Being depen­dent on the Ame­ri­can occupa­ti­on force, Anton Uhl, appoin­ted as pro­vi­sio­nal mayor by the Ame­ri­cans, and Hans Wach­ter (CSU), first elec­ted mayor, tried to estab­lish a good rela­ti­ons­hip with the Ame­ri­can aut­ho­ri­ties in civil admi­nis­tra­ti­on and at the air base from the begin­ning. Imme­dia­te­ly after the war, their rela­ti­ons­hip was still rather fros­ty. Howe­ver, the num­ber of pro­blems such as housing shor­ta­ge, unem­ploy­ment, a high crime rate and food shor­ta­ge soon made both sides coope­ra­te prag­ma­ti­cal­ly. Despi­te the pre­ce­ding war, the Ame­ri­cans also did their best to estab­lish a fri­end­ly rela­ti­ons­hip to the Ger­mans from the start – to their citi­zens and the town admi­nis­tra­ti­on as well. At the begin­ning of the 1950s, joint housing pro­grams were set up. From July 1952 onwards, a liai­son office for civi­li­an mat­ters of the air base exis­ted at the town hall. One month befo­re, Colo­nel Scott, com­man­der of the air base, had alrea­dy invi­ted mayor Bau­er and other town offi­ci­als to the air base in order to inten­si­fy the German‐American rela­ti­ons­hip. On the other hand, the town coun­cil had to deal with the issue of low level fly­ing at the air base in its mee­ting on 7th May 1956.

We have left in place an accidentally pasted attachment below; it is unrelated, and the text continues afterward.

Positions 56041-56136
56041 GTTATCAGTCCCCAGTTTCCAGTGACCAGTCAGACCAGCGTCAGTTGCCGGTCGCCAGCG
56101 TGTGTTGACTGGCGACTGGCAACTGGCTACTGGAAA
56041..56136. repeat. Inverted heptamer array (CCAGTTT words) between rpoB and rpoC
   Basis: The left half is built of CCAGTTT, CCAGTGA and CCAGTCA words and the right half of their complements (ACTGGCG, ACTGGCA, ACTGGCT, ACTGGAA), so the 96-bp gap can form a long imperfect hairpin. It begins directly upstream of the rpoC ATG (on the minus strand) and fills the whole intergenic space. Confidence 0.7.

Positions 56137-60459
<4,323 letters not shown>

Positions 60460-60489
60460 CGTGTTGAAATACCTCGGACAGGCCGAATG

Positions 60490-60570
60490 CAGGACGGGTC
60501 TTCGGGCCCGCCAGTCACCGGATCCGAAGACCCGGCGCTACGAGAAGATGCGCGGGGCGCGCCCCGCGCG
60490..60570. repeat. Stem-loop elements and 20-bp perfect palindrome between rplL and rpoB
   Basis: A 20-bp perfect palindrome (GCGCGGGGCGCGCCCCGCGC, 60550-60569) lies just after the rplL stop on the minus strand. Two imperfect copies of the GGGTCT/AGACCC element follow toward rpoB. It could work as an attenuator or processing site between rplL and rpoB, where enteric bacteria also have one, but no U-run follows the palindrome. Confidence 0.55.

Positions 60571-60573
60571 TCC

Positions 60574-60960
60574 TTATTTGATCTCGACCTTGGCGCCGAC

At the same time as the air base was taken over by the US Armed Forces, pri­va­te homes and indi­vi­du­al housing com­ple­xes at Werft­sied­lung or at Tul­pen­feld were also occu­pied. In 1946, more than 1,400 civi­li­ans were employ­ed at Furs­ty. Four years later their num­ber had risen to some 2,000 civi­li­ans in char­ge of the main­ten­an­ce and expan­si­on of the air­field. For the citi­zens of Fürs­ten­feld­bruck this meant rela­tively good job and ear­ning pos­si­bi­li­ties in eco­no­mi­c­al­ly dif­fi­cult times. Moreo­ver, many local craft busi­nes­ses bene­fi­ted from orders from the air base. After the end of World War II, the rela­ti­ons­hip bet­ween the mem­bers of the US Air Force sta­tio­ned at the air base and the local peop­le was still dif­fi­cult but it gra­dual­ly impro­ved, for examp­le thanks to the German‐Youth‐Association‐Program initia­ted in 1949 orga­ni­zing youth sports fes­ti­vals or reli­ef actions for nee­dy child­ren. Ano­t­her examp­le was “Ope­ra­ti­on Help” by Major Cha­plain Piet­rek in Novem­ber 1952 which invol­ved US Ame­ri­can sol­di­ers and their fami­lies collec­ting food, clo­thes, money and toys for nee­dy Fürs­ten­feld­bruck citi­zens. In 1955, 3,000 trees were plan­ted in the Roth­schwai­ger forest by stu­dents of Bruck and the Ame­ri­can school at the air base in a joint plan­ting event. In addi­ti­on, the “Armed Forces Day” of the US Armed Forces in May 1955 hel­ped brin­ging the civil popu­la­ti­on and the mili­ta­ry clo­ser tog­e­ther. On 5th April 1957, US Cap­tain Richard Higgins who had tech­ni­cal pro­blems on a trai­ning flight saved the peop­le of the town by not ejec­ting over the town area but at its wes­tern end. While the wre­cka­ge of his pla­ne cras­hed down on a mea­dow, Cap­tain Higgins lost his life in the acci­dent. On the initia­ti­ve of for­mer mayor Dr. Fritz Bau­er, a street in the town area of Fürs­ten­feld­bruck was named after the Ame­ri­can jet pilot.

Source infor­ma­ti­on